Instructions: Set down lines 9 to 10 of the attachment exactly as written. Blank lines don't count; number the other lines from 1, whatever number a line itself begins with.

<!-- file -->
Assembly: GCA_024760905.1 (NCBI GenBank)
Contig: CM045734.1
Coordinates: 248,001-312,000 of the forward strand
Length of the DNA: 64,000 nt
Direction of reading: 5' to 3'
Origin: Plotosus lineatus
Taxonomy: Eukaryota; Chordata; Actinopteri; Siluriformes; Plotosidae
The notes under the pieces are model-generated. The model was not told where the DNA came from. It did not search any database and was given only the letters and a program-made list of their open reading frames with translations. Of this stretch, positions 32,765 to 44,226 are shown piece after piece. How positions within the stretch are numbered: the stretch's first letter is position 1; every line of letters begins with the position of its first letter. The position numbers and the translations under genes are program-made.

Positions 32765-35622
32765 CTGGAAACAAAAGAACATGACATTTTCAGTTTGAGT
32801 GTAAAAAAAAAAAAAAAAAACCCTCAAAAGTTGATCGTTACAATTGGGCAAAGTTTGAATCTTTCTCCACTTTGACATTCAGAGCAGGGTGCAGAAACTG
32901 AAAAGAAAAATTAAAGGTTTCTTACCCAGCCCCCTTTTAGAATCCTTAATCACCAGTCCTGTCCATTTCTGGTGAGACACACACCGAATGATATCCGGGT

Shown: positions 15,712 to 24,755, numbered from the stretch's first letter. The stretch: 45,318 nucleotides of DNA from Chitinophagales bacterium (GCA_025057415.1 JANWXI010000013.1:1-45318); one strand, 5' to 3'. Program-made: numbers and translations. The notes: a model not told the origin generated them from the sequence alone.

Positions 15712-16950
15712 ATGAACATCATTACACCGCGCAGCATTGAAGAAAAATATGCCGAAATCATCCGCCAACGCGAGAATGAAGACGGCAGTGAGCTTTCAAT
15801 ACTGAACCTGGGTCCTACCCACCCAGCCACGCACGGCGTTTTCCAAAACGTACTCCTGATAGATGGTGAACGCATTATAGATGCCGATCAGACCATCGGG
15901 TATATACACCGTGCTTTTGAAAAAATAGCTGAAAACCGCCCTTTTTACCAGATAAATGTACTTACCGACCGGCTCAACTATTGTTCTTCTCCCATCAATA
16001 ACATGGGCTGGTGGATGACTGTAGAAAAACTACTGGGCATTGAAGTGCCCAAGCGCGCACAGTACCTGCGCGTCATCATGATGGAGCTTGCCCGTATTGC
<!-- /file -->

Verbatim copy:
Positions 32765-35622
32765 CTGGAAACAAAAGAACATGACATTTTCAGTTTGAGT